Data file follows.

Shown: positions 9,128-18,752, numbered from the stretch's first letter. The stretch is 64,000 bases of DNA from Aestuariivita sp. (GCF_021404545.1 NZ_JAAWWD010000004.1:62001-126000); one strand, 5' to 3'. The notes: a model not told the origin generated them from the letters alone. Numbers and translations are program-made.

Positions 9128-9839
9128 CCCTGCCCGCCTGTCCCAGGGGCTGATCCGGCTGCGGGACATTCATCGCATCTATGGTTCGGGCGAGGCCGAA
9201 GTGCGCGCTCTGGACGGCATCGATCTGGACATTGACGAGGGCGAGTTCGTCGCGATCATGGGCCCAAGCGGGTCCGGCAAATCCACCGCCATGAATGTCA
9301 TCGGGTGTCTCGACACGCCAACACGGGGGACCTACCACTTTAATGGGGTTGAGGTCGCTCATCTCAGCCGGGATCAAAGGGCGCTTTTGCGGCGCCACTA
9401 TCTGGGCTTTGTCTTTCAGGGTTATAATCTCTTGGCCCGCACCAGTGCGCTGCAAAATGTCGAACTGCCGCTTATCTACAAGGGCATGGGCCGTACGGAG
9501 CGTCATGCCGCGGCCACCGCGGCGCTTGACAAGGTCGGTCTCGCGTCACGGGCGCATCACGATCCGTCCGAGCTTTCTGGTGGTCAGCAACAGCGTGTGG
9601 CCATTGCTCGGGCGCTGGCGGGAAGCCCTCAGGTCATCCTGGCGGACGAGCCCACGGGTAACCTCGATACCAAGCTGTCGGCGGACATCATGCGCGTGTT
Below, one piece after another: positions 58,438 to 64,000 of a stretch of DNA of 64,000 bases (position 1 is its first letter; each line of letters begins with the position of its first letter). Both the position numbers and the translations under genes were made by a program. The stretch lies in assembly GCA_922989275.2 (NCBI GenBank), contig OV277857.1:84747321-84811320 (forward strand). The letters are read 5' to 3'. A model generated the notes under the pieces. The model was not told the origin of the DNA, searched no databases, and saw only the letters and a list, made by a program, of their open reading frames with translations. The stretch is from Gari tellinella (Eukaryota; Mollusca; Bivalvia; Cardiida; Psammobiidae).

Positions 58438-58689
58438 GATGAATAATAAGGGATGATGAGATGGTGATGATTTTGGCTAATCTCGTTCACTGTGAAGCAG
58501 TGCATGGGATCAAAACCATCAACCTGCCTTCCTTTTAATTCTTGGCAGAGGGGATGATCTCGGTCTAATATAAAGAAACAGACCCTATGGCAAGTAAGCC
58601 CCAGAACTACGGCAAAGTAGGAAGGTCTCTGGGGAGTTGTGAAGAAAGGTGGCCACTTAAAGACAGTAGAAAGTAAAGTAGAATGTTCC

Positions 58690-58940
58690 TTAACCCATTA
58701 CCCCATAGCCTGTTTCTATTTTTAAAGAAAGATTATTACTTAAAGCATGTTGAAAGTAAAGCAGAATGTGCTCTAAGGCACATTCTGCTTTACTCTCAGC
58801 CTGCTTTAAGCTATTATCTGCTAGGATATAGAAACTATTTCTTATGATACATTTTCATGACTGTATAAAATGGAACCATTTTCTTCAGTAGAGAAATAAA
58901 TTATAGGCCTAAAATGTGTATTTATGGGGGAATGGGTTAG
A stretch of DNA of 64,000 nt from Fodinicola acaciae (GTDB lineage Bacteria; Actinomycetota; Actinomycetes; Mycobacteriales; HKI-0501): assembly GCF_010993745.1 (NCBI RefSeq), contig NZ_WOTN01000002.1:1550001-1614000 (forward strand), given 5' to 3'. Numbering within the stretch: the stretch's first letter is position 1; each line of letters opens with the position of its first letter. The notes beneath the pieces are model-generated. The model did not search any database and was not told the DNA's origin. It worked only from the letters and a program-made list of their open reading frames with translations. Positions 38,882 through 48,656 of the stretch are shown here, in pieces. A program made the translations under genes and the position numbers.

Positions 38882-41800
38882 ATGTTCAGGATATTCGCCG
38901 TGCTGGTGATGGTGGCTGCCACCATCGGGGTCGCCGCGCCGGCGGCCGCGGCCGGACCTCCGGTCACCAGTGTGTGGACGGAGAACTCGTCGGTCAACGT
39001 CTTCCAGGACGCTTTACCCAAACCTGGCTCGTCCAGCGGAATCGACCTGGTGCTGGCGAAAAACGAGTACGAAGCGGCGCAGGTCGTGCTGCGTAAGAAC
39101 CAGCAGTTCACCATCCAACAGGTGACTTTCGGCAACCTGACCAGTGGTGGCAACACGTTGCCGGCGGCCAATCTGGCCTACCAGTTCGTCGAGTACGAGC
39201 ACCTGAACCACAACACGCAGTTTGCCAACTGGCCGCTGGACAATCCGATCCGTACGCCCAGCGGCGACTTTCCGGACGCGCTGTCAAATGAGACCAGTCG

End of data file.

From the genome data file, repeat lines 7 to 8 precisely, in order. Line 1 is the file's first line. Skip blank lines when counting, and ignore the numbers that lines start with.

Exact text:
9501 CGTCATGCCGCGGCCACCGCGGCGCTTGACAAGGTCGGTCTCGCGTCACGGGCGCATCACGATCCGTCCGAGCTTTCTGGTGGTCAGCAACAGCGTGTGG
9601 CCATTGCTCGGGCGCTGGCGGGAAGCCCTCAGGTCATCCTGGCGGACGAGCCCACGGGTAACCTCGATACCAAGCTGTCGGCGGACATCATGCGCGTGTT